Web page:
Before we get there, however, we have to endure a great deal of finger wagging. After chastising America for not being more political involved, Wheelan appeals to the emotional heartstrings about how hard public policy really is with a quaint hypothetical about running a home owner’s association and throwing a community party. While the metrics he presents (movie preference, food choices, whether or not we should even have a party) are all valid metrics in formulating public policy, one can’t help but get the sense at this point that the earlier failure to appeal to something new and better over the current system might be emblematic of a larger issue in the worldview of the Centrist Wheelan is appealing to, that of being out of touch with the very demographic the Centrist thinks they represent.

A key moment of this “out of touchness” is when he points out the platitudinous nature of the paean “do the right thing”. He is right to point out that platitudes aren’t helpful, but in contrasting the private sector, he goes on to claim “[t]he whole point of government is to do things that the private sector cannot or will not do.” Wheelan fails to admit that the list of things outside the private sector’s purview is not a comprehensive list of things that government should do, and that, based on ideological concerns, the government will always choose to do some things as “the right thing” over other things. In his hypothetical hamstringed-by-the-Centrists Senate, what are the ideological moral hills the Centrist bloc will choose to die on? After stating that there is no objective metric to determine any best decision—a statement which is only right insofar as it also accepts that “best” is by definition subjective, something Wheelan does not admit—he expounds upon a lack of objectivity by…defining objective trade-offs? Using a variety of examples from college to medical care, Wheelan adopts the utilitarian position that what promotes the greatest welfare for the greatest number of people is objectively the best decision to make, and, therefore, should be promoted in public policy. But, again, what the greatest welfare is is already subjective, let alone the subjectivity inherent in deciding which road to take to get there. Chapter three is the longest section of the entire book and it only contains two useful bits of information: a list of Centrist “principles” and “The Centrist Process”. The principles are paradoxical given what Wheelan has given us so far; a Centrist Party that appeals simply to what is commonly and widely upheld from a policy perspective is devoid of principles entirely. To stake ones position in principles or ideology means alienating a portion of the public by default. To avoid an ideological position, one must default to axioms to determine what is and is not “good”. The problem is that “good” and “not-good” are not axiomatic. Both assume certain things about the world and different issues. I suspect Wheelan is aware of the uncomfortable position he puts himself in by listing a series of principles, none of which are hills to die on, which is why he introduces the process.

The Centrist Process: 1) Be pragmatic. Solve problems. 2) Talk about trade-offs. 3) Improve the electoral system. 4) Ask always, Where are we trying to go? What is a reasonably good way to get there? Other than 3, he is essentially describing a board meeting. What is especially telling is that in all of this, in a section that makes up more than half the total weight of the book, Wheelan still does not understand that you cannot answer 1, 2, 3, or 4 without a firm ideological foundation. Good sense and pragmatism are meaningless without the ideological trade off necessary to identify what the pragmatic solution is. Wheelan touches on this concern in his discussion of point 2, but he doesn’t actually stake an ideological position other than “…there are lots of options that are better than what we are doing now, and those better policies begin with a more sophisticated discussion around the issues. The Centrist Party will facilitate those discussions.”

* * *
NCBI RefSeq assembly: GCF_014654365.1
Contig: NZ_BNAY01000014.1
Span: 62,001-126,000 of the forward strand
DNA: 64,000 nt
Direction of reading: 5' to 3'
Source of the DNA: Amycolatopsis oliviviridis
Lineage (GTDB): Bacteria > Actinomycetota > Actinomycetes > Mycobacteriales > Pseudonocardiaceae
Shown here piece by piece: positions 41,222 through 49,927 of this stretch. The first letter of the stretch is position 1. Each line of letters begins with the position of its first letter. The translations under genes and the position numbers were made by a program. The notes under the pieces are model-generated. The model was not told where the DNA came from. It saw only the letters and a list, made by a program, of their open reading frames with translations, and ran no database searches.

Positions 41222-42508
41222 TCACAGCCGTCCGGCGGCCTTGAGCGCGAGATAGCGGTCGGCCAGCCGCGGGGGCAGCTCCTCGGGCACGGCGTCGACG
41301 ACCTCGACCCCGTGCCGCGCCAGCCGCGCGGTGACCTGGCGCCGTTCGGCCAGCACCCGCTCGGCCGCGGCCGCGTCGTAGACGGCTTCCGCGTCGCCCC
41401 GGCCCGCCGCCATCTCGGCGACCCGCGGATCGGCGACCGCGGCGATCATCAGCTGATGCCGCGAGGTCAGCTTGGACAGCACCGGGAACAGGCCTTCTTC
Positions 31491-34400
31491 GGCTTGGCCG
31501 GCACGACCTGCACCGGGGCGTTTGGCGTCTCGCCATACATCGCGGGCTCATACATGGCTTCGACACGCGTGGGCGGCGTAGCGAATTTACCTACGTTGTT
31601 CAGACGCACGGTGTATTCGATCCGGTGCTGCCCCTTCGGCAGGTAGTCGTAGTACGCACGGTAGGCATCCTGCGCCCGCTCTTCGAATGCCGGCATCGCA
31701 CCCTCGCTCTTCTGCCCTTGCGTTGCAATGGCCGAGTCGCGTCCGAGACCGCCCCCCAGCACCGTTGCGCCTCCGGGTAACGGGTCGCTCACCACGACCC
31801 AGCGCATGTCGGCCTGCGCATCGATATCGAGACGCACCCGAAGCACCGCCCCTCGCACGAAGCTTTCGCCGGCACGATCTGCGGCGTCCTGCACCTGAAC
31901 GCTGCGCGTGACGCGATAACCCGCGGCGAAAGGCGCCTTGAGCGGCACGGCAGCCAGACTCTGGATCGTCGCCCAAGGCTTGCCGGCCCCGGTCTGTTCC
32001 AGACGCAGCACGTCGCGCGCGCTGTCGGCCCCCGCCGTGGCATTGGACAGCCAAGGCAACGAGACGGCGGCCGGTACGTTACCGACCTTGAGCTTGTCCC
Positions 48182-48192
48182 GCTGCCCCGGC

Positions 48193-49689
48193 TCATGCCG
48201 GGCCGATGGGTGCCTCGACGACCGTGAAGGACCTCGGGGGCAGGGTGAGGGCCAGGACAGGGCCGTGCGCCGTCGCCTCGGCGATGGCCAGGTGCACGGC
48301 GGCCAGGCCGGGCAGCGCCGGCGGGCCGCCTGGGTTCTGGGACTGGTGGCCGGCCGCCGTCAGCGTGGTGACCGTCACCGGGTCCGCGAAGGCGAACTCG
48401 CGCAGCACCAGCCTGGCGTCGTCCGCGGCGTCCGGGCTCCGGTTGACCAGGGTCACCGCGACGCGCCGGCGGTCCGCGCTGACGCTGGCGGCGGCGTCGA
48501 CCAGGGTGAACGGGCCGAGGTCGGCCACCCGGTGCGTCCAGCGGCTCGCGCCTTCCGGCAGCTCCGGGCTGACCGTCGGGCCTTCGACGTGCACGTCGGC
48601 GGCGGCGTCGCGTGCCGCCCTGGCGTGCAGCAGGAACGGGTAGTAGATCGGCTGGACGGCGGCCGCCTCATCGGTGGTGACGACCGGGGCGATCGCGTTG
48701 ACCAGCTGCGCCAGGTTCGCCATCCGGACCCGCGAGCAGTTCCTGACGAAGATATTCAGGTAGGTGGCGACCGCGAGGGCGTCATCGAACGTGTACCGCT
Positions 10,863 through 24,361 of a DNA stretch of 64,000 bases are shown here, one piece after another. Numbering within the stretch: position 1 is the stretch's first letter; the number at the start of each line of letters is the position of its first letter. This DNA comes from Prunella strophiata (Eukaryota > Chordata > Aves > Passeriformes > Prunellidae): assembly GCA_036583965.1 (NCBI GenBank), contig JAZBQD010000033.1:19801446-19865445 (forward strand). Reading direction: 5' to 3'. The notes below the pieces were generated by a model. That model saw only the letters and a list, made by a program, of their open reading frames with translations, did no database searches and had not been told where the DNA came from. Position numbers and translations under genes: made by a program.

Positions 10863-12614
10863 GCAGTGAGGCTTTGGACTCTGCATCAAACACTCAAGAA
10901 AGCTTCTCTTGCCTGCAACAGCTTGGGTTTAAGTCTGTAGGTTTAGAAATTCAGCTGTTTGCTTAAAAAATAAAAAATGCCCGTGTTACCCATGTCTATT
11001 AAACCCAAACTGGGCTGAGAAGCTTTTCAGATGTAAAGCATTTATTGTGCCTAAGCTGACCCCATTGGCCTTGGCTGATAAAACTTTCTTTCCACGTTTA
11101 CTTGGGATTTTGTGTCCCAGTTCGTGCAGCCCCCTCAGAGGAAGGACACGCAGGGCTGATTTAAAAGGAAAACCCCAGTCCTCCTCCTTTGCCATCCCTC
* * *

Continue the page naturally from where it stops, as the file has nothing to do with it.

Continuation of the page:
Wheelan attempts to illustrate “The Process” regarding moral and ideological questions surrounding abortion and gun control by simply looking at data analysis and trying to compromise the two positions (see his claim on page 23 where he says the Centrist Party will not do this). Unfortunately, I have to laugh at his claim that no-one is pro-abortion. Not only because I am personally pro-abortion, but because he immediately contradicts himself by quoting a statistic that one-fifth of Americans think abortion should be legal in all cases. That’s twenty percent of the American electorate. That is hardly a “nobody thinks this way” statistic. In fact, the actual poll he quotes for these numbers shows as of 2011, 26% of the American public thinks abortion should be legal in all cases, whereas only 20% of the American public thinks it should be illegal in all cases, a segment of the American public that he dismisses as “only a small minority”. For a Centrist, he really doesn’t even grapple with the raw data he’s fetishizing very honestly.

Overall, Wheelan is emblematic of Centrism: it simply isn’t an attractive narrative. Instead of looking inwardly to say “why has the Center failed?” he lashes out awkwardly and unexpectedly to everyone else in a vain attempt to make Centrism appealing. He attempts to stake Centrism in some sort of moral and ideological purity, but contradicts his own vision of Centrism in the process. He stakes the entire enterprise on being pragmatic and then disregards pragmatism for propaganda when he willfully misrepresents statistics in opposition to one another to prove a point—that the larger majority of Americans are more ambivalent than all or nothing (shocking!). The biggest fault of Centrism as a political philosophy is that it doesn’t offer anything to the public and doesn’t pretend to want to, which is probably the biggest meta-joke to come out of this “manifesto”. Typically, modern rhetoric warrants opening a piece with a quote to set the stage for what is to come. I think it’s far more appropriate to close with a quote, to reflect on what Wheelan has or has not accomplished.

“Manifesto: man·i·fes·to,  ˌmanəˈfestō/, noun: a public declaration of policy and aims, especially one issued before an election by a political party or candidate” -Google Dictionary